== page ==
The explosion of virtual schooling is bringing into clearer relief the outlines of a different way of conceptualizing the uses of technology in K-12 education than the ones we all thought we were planning for in the 1990s. It is a vision of technology that gives individual students an alternative access to the curriculum, a view that diverges from the typical way we have thought about the use of computers in the classroom to date.

Rather than rotating an entire classroom of students through an exercise available on two or three computers, or presenting a web page or series of PowerPoint slides to the entire class via an LCD projector, we might be overlooking an essential ingredient that makes virtual schools different: their capacity to provide self-paced instruction. As the Florida Virtual School states in its motto, “Any time, any place, any path, any pace.” A fitting comparison could be made to the way ATM machines first were implemented–located inside banks and accessible only when the bank was open–and the subsequent “eureka” moment when it was realized that the greater value of ATMs lay in their ability to be located everywhere and made available 24-7.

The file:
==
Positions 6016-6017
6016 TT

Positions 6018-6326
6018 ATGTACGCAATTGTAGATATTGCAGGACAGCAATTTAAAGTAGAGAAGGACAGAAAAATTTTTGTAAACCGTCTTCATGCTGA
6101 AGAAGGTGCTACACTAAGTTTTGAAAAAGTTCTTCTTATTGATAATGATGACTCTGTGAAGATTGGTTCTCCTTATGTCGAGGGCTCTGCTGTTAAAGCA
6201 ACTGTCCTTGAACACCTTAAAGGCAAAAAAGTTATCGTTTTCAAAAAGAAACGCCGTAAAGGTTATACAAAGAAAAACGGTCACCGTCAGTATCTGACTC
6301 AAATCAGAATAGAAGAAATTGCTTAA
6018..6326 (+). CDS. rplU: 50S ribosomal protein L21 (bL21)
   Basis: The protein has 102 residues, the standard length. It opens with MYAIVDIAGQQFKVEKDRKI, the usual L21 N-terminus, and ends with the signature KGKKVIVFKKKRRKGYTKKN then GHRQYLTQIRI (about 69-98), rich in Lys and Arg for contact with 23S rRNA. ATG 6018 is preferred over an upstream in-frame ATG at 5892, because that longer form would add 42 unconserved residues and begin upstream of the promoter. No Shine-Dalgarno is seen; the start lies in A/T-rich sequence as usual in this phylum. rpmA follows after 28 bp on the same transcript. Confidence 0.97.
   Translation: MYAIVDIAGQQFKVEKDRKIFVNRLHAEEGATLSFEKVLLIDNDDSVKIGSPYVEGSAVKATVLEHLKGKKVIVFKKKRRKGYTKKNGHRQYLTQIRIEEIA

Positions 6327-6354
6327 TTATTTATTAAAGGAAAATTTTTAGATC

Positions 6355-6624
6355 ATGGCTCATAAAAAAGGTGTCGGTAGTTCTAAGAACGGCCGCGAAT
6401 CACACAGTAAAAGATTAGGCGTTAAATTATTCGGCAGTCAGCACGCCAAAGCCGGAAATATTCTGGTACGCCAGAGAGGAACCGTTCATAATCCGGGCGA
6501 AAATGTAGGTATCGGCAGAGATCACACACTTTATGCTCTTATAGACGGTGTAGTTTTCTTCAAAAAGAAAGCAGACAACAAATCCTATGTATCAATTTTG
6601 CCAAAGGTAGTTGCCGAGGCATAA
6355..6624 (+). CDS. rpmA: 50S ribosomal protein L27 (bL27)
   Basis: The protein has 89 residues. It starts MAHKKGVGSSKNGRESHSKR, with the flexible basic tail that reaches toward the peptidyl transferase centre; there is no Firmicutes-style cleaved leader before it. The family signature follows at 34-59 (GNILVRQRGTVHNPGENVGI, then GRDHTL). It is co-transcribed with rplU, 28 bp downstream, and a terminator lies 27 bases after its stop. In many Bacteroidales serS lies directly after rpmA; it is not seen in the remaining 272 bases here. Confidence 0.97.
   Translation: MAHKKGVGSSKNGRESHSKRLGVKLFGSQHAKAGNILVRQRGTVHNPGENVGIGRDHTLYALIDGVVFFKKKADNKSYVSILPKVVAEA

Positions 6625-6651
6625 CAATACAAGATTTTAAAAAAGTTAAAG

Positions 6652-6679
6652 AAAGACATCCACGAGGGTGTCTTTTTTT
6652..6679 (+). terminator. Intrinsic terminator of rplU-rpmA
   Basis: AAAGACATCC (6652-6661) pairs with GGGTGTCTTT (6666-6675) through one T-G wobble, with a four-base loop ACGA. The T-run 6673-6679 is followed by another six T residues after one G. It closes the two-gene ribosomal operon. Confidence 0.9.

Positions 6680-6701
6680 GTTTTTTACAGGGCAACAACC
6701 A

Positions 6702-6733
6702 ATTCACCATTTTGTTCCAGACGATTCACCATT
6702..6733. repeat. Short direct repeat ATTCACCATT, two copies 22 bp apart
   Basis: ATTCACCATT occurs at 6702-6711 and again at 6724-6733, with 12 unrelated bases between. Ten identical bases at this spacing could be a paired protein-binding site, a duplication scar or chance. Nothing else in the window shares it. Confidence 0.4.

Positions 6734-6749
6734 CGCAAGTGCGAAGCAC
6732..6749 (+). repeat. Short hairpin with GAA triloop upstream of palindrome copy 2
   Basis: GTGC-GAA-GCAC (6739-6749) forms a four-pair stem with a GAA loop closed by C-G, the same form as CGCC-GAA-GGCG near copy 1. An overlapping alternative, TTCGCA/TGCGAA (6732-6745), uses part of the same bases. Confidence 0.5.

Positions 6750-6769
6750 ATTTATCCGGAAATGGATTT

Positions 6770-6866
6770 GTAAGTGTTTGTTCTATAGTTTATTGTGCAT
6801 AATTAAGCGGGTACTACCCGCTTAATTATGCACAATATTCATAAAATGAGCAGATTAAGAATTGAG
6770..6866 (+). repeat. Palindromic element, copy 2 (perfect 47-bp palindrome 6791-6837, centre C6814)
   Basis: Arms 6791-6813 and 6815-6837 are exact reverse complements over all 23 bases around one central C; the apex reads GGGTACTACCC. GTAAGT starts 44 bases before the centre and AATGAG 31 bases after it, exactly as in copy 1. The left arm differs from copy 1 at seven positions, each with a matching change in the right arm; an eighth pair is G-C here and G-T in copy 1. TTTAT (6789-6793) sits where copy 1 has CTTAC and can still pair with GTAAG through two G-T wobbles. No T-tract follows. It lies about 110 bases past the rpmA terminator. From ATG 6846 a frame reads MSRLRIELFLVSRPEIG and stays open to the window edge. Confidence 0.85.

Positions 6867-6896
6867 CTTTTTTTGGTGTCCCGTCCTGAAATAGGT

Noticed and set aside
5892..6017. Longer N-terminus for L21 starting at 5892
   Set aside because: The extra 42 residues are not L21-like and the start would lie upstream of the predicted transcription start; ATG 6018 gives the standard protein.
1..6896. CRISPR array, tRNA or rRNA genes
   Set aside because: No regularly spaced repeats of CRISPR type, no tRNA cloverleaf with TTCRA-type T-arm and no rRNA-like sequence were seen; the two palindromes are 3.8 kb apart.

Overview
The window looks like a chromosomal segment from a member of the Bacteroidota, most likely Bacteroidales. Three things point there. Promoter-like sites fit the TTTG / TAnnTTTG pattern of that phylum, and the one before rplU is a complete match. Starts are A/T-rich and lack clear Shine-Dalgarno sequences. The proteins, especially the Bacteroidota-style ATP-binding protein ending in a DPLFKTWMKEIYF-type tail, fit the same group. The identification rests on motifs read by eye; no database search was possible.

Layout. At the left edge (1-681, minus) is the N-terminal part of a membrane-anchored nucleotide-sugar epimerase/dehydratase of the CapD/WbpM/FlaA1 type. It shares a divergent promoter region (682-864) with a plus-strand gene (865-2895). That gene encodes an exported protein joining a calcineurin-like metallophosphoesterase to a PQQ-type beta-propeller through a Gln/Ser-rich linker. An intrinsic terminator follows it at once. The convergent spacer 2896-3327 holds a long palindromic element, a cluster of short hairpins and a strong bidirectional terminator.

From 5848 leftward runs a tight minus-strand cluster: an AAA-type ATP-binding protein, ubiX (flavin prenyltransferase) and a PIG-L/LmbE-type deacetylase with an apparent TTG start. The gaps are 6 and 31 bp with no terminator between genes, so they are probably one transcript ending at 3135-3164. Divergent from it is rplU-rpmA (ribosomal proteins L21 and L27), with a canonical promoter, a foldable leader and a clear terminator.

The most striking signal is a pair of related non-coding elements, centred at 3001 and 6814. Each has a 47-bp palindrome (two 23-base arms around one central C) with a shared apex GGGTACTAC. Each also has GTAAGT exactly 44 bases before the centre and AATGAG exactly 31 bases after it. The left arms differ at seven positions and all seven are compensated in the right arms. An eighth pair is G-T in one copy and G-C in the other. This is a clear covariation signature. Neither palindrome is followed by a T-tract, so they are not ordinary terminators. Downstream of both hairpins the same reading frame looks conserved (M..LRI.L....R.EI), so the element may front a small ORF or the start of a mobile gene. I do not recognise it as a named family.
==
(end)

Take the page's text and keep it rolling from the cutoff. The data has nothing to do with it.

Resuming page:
One response to virtual schools could be the belief that they fill an important niche by providing access to hard-to-teach courses such as algebra and calculus. But this approach ignores the lessons these types of schools might offer for mainstream classrooms.

New findings gleaned from a study by the International Society of Technology in Education (ISTE) of 174 “stellar technology case studies” drawn from 28 countries validates what many ed-tech researchers have been saying for years: that the most productive uses of technology come when teachers enable students to become independent learners, not when technology merely is used as an electronic supplement to a textbook. While the study cannot be said to endorse virtual school courses per se, there are many elements to virtual courses that connect with this idea of putting students in charge of their own learning.